Topics handled by WTO committees and agreements
Issues covered by the WTO’s committees and agreements

Update Phase 2: State trading enterprises/single-desk traders

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> In a nutshell
Proposals received in Phase 1
Proposals received in Phase 2
Alliances table
Phase 1
Export subsidies, competition and restrictions
Market access
Domestic support: amber, blue and green boxes
Developing countries
Transition economies
Non-trade concerns
Animal welfare and food quality
The peace clause

Phase 2
Tariffs and quotas
Domestic support: amber, blue and green boxes
Export subsidies and restrictions
> State trading
Food security
Food safety
Rural development
Geographical indications
Trade preferences
Food aid
Consumer information and labelling
Sectoral initiatives
Development box, single commodity producers, small island developing states, special and differential treatment
Additional issues (food aid, the Green Box, tariff quota expansion)

Modalities 2002–2003
Market access
Domestic support


This briefing document explains current agricultural issues raised before and in the current negotiations. It has been prepared by the Information and Media Relations Division of the WTO Secretariat to help public understanding about the agriculture negotiations. It is not an official record of the negotiations.

State trading enterprises/single-desk traders

See also Phase 1 (export subsidies and tariff quotas). Ideas discussed:

Symmetry: is the present agreement biased because it has tougher disciplines on importing enterprises than on exporting ones? Some countries say “yes” because exporting state enterprises supply world markets and could distort world trade more. Some exporting countries with state trading enterprises say “no” because importing enterprises have a serious impact on market access through tariff quota administration, etc, with knock-on effects on world markets.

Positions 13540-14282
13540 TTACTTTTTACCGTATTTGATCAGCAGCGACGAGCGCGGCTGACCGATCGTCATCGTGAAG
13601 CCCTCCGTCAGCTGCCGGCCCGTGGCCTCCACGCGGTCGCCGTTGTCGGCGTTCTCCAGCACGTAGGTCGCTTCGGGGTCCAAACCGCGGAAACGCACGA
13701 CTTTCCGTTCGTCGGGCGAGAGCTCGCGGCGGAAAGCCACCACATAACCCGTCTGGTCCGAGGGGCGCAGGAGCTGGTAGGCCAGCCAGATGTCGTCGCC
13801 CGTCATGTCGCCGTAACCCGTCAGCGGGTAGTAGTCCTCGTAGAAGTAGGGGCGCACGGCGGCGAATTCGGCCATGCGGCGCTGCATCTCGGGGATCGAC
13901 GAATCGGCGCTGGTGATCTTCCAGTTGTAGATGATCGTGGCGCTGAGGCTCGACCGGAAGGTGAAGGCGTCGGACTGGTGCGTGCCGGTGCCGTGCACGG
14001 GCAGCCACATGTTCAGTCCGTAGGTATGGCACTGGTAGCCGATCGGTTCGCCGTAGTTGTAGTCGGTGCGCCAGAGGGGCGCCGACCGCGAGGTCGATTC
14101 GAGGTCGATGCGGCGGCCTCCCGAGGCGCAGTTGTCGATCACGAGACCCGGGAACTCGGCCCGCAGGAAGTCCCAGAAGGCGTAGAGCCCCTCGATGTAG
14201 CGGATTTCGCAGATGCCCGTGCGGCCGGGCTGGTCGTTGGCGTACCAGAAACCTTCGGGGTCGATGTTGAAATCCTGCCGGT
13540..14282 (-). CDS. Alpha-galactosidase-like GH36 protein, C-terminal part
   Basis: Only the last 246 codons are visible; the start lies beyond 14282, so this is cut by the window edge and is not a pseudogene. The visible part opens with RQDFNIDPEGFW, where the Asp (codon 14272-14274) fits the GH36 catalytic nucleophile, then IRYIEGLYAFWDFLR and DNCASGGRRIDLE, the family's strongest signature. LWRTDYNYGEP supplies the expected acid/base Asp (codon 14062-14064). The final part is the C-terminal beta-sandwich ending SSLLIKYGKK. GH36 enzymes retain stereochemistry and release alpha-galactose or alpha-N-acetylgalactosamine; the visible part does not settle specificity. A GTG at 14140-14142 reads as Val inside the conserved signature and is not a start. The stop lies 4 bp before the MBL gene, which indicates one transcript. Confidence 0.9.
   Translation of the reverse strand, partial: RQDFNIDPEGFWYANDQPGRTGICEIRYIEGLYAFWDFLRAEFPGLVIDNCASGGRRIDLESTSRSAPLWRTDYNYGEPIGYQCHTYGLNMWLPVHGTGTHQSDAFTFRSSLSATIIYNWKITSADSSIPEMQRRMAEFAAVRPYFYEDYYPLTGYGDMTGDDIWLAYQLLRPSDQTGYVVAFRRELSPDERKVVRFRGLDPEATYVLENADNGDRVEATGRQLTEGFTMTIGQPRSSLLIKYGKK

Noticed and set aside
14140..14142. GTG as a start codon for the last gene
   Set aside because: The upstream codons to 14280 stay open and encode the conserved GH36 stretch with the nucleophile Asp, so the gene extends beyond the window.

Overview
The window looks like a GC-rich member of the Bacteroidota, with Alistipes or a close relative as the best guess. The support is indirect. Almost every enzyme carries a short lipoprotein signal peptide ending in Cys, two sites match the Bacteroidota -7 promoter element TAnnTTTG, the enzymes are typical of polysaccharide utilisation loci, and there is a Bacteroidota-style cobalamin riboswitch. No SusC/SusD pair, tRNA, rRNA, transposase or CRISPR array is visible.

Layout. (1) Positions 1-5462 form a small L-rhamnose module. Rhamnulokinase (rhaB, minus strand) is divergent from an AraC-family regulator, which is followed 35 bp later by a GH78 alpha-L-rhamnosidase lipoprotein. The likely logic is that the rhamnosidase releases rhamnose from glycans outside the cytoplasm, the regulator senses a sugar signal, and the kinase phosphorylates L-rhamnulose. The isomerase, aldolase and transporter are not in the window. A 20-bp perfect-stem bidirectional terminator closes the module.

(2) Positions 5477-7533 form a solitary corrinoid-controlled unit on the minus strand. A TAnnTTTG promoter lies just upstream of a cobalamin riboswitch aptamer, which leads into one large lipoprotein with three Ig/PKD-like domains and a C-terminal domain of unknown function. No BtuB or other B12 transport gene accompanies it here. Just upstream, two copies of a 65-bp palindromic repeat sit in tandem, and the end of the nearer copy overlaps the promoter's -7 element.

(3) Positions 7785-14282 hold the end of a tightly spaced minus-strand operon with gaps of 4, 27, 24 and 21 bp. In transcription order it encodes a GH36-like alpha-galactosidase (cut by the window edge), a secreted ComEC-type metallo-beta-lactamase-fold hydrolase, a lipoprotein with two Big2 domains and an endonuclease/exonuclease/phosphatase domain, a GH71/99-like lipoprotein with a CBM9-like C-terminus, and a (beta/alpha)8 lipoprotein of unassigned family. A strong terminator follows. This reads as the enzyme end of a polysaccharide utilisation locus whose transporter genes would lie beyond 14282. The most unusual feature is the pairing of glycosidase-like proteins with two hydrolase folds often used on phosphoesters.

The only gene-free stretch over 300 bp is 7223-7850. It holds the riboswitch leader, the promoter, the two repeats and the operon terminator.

Tackle the enterprises or specific measures? Behind this debate is the question of whether state enterprises are fundamentally different from private companies.

Some countries see little difference. They say their state companies operate on a commercial basis. They add that private companies can also enjoy monopoly power, use differential pricing, and can be bailed out with subsidies when they are in trouble. These countries therefore argue that the disciplines should not apply to state enterprises in general, but to specific measures. Some are calling for specific disciplines on multinational corporations.
Some developing countries say they need state enterprises to fill in where the private sector is too weak to trade or to compete with large foreign traders, or to serve government objectives such as food security.

The other side of the debate is the view that there really is a fundamental difference, because state enterprises or marketing boards have a monopoly when buying commodities for export, and they also enjoy government guarantees, and do not work with commercial objectives.

Papers or “non-papers” from: Japan, and the US.

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The second phase consists of detailed discussions on the many issues raised in the first phase, organized topic by topic. The meetings are largely “informal”, meaning that there is no official record except for chairperson’s summaries presented at the formal meetings. Papers presented so far have not been official WTO documents. Despite the increased complexity, developing countries continue to participate actively.